DILIMAN, Quezon City – Key legislative officials and family farming-related organizations in the country commended the Department of Agriculture (DA) and the Agricultural Training Institute (ATI) for leading the development of a ten-year national roadmap for family farming.
Senator Kiko Pangilinan, Minority Leader on the Committee on Agriculture and one of the panel members during the initial presentation of the draft Philippine National Action Plan (NAP) for the United Nations Decade of Family Farming (UNDFF) for 2019-2028, said that the document is comprehensive, and the plans are clearly stated.
Peter Turingan from the Senate Economic and Planning Office affirmed this and congratulated the Department and the ATI for taking the lead role in the series of multi-stakeholder dialogue for the crafting of the NAP.
Similarly, Tamara Duran of the Food and Agriculture Organization (FAO), and Alessandro Marini of the International Fund for Agricultural Development (IFAD), said that the draft NAP is “well-crafted.” Marini furthered that the approaches in the formulation of the document were “inclusive and participatory.”
The draft NAP covers a brief background of family farming, set of objectives, multisectoral participatory crafting strategies, conceptual and logical frameworks, as well as some ways forward.
While the panel members complimented the document for its comprehensiveness and inclusiveness, some additional insights and recommendations were, likewise, given.
Particularly, Pangilinan and Romulo Miral, Jr., from the Congressional Policy & Budget Research Department, highlighted the need to supplement the DA’s overarching goal of increased income among the farmers and fishers, as part of the NAP, with specific data.
“Determine what are the incomes today and have that as benchmark,” Pangilinan advised.
Miral reinforced this as he underscored the importance of monitoring and evaluation in program implementation and formulating roadmaps.
“We need data to support our targets, as well as evaluation to see whether we are implementing the right policies or whether these are correctly, effectively, or efficiently carried out,” he said.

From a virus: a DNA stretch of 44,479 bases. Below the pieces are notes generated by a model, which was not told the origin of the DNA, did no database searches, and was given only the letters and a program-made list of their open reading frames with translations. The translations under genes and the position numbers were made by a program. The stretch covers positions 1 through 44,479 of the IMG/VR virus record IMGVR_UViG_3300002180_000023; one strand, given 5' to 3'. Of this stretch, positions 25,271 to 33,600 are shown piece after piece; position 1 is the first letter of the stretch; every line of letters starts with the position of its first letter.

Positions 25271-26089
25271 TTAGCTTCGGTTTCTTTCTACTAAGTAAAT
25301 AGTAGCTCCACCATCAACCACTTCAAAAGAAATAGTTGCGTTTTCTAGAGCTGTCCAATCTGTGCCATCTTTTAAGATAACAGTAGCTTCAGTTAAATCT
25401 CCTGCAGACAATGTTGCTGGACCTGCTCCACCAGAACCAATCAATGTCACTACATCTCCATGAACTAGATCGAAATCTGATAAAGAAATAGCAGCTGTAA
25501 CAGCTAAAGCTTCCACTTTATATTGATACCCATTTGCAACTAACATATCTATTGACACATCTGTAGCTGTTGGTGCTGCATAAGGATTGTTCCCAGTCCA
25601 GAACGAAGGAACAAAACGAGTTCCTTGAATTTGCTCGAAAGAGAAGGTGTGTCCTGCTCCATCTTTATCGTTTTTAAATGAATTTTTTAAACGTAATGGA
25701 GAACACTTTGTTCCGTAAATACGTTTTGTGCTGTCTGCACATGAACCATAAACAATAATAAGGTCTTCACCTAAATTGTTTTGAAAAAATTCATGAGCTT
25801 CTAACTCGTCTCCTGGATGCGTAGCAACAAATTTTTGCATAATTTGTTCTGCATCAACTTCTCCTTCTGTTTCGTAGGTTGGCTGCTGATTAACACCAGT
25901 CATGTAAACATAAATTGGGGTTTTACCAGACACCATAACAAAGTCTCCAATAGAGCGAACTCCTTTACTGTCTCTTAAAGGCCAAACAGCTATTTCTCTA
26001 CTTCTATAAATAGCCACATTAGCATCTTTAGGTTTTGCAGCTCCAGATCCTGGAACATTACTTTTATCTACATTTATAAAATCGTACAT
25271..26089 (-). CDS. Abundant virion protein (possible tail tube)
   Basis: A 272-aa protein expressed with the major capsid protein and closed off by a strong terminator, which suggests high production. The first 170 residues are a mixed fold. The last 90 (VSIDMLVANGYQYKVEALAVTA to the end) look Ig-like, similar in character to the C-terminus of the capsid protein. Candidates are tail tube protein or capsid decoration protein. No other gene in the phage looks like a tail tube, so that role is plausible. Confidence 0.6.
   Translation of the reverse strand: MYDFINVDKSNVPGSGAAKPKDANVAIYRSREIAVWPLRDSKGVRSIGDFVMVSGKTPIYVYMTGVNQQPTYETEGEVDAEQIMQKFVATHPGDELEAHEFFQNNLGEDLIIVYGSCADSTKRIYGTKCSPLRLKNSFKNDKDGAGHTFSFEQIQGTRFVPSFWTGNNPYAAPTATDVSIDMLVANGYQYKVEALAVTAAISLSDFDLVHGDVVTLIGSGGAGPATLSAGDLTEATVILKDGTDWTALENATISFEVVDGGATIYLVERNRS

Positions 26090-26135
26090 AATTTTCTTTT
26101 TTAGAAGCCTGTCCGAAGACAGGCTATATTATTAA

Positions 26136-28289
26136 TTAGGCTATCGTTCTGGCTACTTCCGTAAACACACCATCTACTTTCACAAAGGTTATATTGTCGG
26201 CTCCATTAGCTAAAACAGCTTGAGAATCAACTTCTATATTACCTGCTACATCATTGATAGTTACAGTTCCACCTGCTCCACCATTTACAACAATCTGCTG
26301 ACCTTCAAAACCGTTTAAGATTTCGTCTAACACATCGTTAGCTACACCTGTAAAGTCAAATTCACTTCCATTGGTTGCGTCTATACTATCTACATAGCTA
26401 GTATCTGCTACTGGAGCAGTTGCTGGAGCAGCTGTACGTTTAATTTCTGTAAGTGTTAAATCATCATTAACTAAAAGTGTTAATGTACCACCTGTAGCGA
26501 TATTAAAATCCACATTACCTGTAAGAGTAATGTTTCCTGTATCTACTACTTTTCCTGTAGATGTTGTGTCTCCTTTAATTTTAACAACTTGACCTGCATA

On the other hand, Marini emphasized that the NAP should also include the localization of the family farming approach in various provinces and municipalities in the country.
Other comments and suggestions for the improvement of the NAP include identification of possible funding resources, linking of the plan to broader national food policies and global action plans, composition of national steering committee, and harnessing support from other sectors.
Among other panel members and spectators present during the presentation of the draft NAP for UNDFF were representatives from the Offices of Senator Cynthia Villar and Senator Grace Poe, PAKISAMA National Coordinator Raul Socrates Banzuela, DA Undersecretary for Policy and Planning Rodolfo Vicerra, DA Chief of Staff Leocadio Sebastian, and some key multisectoral program partners.
The development of the NAP was made in response to the United Nation’s call for a unified action framework for family farming, declaring 2019-2028 as the UNDFF. According to the FAO, family farmers have critical roles in accelerating national progress given its predominant contribution in the sector.
Relative to this, the Department, as UNDFF National Action Point, created the National Committee for Family Farming (NCFF) with the ATI as NCFF Chairperson through Special Order 792 in 2019.
The draft document is a product of a series of planning and consultative activities with key DA agencies, national government agencies, state universities, civil groups, and selected farmer organizations. These were spearheaded by the ATI in collaboration with IFAD, FAO, and Grow Asia-Philippines Partnership for Sustainable Agriculture.
ATI Assistant Director Rosana Mula presented the first draft of the Philippine NAP for family farming to key decision-makers and family farming-related agencies last February 11, 2021 via Zoom.